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Making Z-Views using an Inverse Branch History Table

IP.com Disclosure Number: IPCOM000104359D
Original Publication Date: 1993-Apr-01
Included in the Prior Art Database: 2005-Mar-19
Document File: 2 page(s) / 85K

Publishing Venue

IBM

Related People

Ekanadham, K: AUTHOR [+2]

Abstract

In the case of a Multisequencing a Single Instruction Stream (MSIS), the generation of Z-Views requires a prompting and terminating criteria. The following is a simplistic approach to prompting and terminating the process of creating a Z-View:

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Making Z-Views using an Inverse Branch History Table

      In the case of a Multisequencing a Single Instruction Stream
(MSIS), the generation of Z-Views requires a prompting and
terminating criteria.  The following is a simplistic approach to
prompting and terminating the process of creating a Z-View:

1.  The prompting event is a taken branch to an instruction that does
    not have an extant Z-View.

2.  At the time of the scheduling of an unconditional taken branch:

    o   The Z-View must terminate with the branch if its target
        already has a Z-View.

    o   The Z-View may terminate because of a length criteria.

Ideally, each segment of code starting from an entry point (with the
potential of being called from several places) must be a separate
Z-View.  The simplistic approach does not facilitate this objective
as it fails to properly identify the points within the program that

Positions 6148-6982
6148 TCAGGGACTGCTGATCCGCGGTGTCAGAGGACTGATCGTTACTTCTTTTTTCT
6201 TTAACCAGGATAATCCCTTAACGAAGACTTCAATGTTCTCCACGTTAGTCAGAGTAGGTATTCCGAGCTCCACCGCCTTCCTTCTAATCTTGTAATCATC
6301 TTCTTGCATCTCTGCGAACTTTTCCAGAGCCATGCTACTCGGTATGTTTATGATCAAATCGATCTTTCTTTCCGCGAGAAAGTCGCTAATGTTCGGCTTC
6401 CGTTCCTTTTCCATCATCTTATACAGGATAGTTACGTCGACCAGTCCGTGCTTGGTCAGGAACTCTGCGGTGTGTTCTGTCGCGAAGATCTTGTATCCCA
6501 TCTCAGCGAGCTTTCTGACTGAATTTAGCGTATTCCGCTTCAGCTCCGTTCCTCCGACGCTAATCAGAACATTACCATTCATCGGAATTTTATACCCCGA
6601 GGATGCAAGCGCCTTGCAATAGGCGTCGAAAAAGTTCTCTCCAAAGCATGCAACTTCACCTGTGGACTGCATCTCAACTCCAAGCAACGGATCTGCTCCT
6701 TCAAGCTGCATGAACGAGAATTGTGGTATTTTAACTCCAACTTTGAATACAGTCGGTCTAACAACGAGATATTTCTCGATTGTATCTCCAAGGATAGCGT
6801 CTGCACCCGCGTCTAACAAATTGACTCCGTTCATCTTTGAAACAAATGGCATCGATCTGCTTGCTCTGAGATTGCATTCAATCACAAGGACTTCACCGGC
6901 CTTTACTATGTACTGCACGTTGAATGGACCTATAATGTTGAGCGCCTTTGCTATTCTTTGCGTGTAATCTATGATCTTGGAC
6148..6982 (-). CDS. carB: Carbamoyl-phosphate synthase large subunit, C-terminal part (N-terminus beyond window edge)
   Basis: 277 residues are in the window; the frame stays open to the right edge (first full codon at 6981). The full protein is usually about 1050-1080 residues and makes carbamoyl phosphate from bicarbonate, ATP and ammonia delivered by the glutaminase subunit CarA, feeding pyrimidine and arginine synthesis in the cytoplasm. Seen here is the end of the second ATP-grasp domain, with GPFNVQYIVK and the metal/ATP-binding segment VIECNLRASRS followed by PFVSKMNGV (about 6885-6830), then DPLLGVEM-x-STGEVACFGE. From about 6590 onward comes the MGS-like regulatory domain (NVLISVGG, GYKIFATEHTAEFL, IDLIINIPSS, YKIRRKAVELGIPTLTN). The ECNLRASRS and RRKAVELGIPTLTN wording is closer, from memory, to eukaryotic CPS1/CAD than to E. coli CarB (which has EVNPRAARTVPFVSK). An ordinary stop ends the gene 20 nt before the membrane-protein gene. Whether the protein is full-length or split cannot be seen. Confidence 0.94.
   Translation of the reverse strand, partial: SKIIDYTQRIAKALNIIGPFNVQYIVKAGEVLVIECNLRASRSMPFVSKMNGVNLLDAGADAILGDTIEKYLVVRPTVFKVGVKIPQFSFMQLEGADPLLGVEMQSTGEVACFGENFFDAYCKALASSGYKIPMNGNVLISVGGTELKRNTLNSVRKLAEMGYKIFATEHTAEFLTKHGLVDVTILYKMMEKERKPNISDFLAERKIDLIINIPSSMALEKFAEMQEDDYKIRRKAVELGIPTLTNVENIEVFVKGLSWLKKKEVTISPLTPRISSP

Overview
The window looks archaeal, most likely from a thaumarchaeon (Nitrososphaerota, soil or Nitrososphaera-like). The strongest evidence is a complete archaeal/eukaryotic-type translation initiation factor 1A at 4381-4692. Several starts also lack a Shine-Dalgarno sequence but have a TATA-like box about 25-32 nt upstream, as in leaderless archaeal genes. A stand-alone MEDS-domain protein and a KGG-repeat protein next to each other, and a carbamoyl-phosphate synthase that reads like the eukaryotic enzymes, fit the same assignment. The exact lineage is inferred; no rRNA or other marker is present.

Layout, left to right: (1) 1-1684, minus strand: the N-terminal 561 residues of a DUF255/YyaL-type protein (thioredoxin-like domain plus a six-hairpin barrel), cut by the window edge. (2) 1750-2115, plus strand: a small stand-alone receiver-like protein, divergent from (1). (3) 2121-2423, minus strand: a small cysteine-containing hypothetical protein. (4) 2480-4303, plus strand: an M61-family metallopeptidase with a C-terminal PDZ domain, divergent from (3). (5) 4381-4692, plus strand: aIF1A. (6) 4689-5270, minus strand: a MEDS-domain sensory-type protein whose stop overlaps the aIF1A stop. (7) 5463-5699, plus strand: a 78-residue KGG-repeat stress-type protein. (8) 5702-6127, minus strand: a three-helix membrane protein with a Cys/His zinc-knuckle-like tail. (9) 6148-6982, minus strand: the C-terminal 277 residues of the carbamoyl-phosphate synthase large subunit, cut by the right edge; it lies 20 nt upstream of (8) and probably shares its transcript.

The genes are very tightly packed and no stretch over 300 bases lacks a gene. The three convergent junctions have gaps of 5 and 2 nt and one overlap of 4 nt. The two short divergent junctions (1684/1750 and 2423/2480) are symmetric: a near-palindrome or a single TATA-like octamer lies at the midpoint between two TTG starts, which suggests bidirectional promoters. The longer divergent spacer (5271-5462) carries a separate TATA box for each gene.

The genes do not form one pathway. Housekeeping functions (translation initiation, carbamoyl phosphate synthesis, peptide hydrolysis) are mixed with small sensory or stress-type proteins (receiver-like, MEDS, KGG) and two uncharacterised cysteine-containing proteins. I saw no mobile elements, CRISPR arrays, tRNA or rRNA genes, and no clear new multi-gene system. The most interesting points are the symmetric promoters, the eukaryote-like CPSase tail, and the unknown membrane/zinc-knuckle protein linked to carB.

need Z-Views established for them because they are:

o   referenced by several other program segments, or

o   referenced multiple times within the same Z-View.

If the objective is to create acyclic Z-Views and to force the common
segments to have their own separate Z-Views then the simplistic
approach is inadequate.

      If the extreme position is taken that Z-Views should never
terminate unless they branched to an existing Z-View, then the
initial Z-View would never terminate.  It would repeat many copies of
a particular program segment without ever recognizing that the Z-View
for that program segment could more efficiently be handled from its
Z-Code running concurrently all the processors.  The termination of
Z-Views based on length, is a haphazard attempt at allowing the
common targets that terminate Z-Views to emerge.

      It is not merely the problem of repeated segments within the
single Z-View that must be addressed but the larger problem of
identifying the correct set of Z-Views which will allow all code that
calls them to execute efficiently.  The progression from no Z-Code to
all Z-Code can take several paths.  The way to distinguish these
paths is to consider how much Z-Code is executed in the process.  The
code executed in the creation of the Z-View will in conjunction with
the IBHT (Inverse Branch History Table) determine the termination
criteria for the Z-View.

      To fix our ideas let us imagine that the execution o...